Writer and Instructor in the Humanities and Arts at Worcester Polytechnic Institute JAMES DEMPSEY returns to Inquiry to promote the upcoming book and author dinner at the Goddard Library, Clark University on April 7.
Tonight on Inquiry we welcome back MOLLY GUPTILL MANNING, writer and staff attorney in the United States Court of Appeal for the Second Circuit, New York. Tonight we discuss one of the weirdest and wildest literary hoaxes.
Tonight on Inquiry we have a lively conversation with RICHARD LOREN, who was a music agent and manager during some of the most pivotal years in the history of Rock. Tune in for some amazing recollections of the Doors, Jefferson Airplane and especially Jerry Garcia and the Grateful Dead.
Tonight on Inquiry we have a lively conversation with artist WILLIAM LAMSON. His beautiful and meditative work often uses light, water and time as elements in his site specific work. A fine example of his work was on view in the Walden, Revisited show at the Decordova.
Who came up with the body/mass index to figure out if you are really overweight? How does one figure out the SPF of a suntan lotion? What does Henry’s Law have to do with the building of the Brooklyn Bridge?
Drummers of the world, listen up! Tonight on Inquiry we talk with JEREMY ESPOSITO, President and Director of Operations of WALBERG AND AUGE INC. Walberg and Auge is a historical preservation drum company that began its life in the early part of the twentieth century right here in Worcester.
Ian Dury was a unique British musical talent. The music he made with his band The Blockheads was part funk, part music hall and part rock. His stage presence was that of a rowdy entertainer, a “lawless brat from a council flat”, not a rock star.
Tonight on Inquiry we welcome TOM O’MALLEY, ceramics and photography department head at the WORCESTER CENTER FOR CRAFTS. Joining him in the studio is CANDACE CASEY, director of the gallery and gallery store at the Worcester Center for Crafts.
Obsessive Compulsive Disorder (OCD) is typically misunderstood by people who don’t suffer from the disorder. It is often a crippling and severe illness that radically affects people’s lives. Tonight on Inquiry we talk with writer and editor DAVID ADAM who suffers with OCD.
For over 900 years, cotton was the world’s most important manufacturing industry. It was a “global web of agriculture, commerce and industrial production” that ranged from the Americas and Britain to Egypt, Anatolia, India and Brazil.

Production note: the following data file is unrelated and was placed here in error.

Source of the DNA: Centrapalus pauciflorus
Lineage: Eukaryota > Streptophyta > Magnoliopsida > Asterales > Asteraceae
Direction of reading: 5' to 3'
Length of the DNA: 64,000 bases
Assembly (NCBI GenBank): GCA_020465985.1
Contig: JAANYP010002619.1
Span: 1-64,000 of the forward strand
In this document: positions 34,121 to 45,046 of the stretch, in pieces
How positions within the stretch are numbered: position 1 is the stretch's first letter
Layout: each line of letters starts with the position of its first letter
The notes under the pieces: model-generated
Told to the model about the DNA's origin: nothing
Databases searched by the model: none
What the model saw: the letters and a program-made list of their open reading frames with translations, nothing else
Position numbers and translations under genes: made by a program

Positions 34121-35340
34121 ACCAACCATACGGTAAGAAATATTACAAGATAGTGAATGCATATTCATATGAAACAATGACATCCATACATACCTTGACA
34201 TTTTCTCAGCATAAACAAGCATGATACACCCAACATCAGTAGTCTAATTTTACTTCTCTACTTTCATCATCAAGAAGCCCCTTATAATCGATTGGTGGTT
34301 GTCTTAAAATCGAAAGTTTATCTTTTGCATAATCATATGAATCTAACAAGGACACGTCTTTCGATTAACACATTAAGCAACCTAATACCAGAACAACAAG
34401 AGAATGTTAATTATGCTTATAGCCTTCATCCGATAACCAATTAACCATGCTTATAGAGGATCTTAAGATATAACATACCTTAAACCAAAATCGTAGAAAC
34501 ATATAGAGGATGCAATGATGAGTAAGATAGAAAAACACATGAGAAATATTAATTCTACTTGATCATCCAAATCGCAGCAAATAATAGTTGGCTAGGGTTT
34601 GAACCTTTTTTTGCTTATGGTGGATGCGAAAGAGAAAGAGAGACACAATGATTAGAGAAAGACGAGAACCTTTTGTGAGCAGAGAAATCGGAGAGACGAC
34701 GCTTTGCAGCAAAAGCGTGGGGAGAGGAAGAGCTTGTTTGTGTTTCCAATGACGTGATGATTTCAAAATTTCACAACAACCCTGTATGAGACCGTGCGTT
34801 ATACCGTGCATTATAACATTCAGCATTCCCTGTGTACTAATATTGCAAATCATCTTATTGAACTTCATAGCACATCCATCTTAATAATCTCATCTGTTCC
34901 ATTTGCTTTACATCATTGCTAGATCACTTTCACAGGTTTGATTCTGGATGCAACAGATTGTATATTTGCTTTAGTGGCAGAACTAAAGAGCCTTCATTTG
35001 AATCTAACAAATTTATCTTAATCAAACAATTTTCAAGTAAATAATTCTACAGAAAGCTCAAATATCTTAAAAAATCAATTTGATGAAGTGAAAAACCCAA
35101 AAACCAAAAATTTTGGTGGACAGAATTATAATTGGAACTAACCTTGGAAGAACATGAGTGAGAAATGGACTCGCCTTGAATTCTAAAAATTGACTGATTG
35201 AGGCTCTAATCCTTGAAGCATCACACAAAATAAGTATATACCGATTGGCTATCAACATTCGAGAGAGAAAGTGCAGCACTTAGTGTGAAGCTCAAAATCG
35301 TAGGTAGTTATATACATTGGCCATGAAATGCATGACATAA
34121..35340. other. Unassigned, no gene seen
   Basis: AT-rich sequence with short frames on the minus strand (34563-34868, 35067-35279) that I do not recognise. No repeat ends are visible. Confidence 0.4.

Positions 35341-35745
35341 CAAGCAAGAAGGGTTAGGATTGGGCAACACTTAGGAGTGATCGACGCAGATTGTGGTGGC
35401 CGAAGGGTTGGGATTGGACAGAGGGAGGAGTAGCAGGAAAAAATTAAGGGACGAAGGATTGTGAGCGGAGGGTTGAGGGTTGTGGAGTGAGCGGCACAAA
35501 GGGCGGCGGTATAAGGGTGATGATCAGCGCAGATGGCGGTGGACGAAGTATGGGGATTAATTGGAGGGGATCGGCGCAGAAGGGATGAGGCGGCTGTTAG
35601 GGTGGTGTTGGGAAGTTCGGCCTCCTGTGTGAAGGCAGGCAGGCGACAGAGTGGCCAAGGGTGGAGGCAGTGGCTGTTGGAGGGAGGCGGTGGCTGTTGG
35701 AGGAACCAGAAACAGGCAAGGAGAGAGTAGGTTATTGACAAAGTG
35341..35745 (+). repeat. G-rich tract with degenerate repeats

Inquiry welcomes back DAVID J. MORRIS, author, former Marine infantry officer and journalist who has covered the wars in Iraq and Afghanistan. We continue our conversation about his book THE EVIL HOURS: A BIOGRAPHY OF POST-TRAUMATIC STRESS DISORDER.
Tonight on Inquiry we welcome JP JOFRE, bandoneon player and composer. His pieces combine new conceptions of traditional forms including tangos. Also in the studio is KRISTA BUCKLAND REISNER, General manager and Principal Violinist for the Worcester Chamber Music Society.
Tonight on Inquiry we talk with ALEXIS RHONE FANCHER, Los Angeles based poet and photographer. The latest collection of her poetry is HOW I LOST MY VIRGINITY TO MICHAEL COHEN AND OTHER HEART-STAB POEMS. Her powerful poetry is about power, sex, and passion.
Tonight on Inquiry we talk with artist, videographer and painter JENNIFER SULLIVAN. One of her pieces, “One Week Walden” was on view in the Decordova’s “Walden, revisited” show.
Tonight on Inquiry, KATHLEEN A. BOGLE, Associate Professor of Sociology and Criminal Justice at LaSalle University, returns to Inquiry to talk about her previous book HOOKING UP: SEX, DATING, AND RELATIONSHIPS ON CAMPUS.
Tonight on Inquiry, we have a lively and informative conversation with author, birder and blogger LAURA ERICKSON. She has written a number of books about learning about birds and her “just about to be released” book is about bird nesting and mating behavior.
Inquiry has a lively discussion with writer AMY FUSSELMAN about her new book SAVAGE PARK: A MEDITATION ON PLAY, SPACE AND RISK FOR AMERICAN WHO ARE NERVOUS, DISTRACTED AND AFRAID TO DIE.
Alan Turing was one of the most complex and enigmatic scientists/mathematicians/philosophers of the Twentieth Century. His writing on computers from the 1930s is still important and he helped decipher the complicated Nazi codes during World War II.
After World War II, a large number of Nazis were allowed to escape Germany. Many went to South America, a large number went to America.
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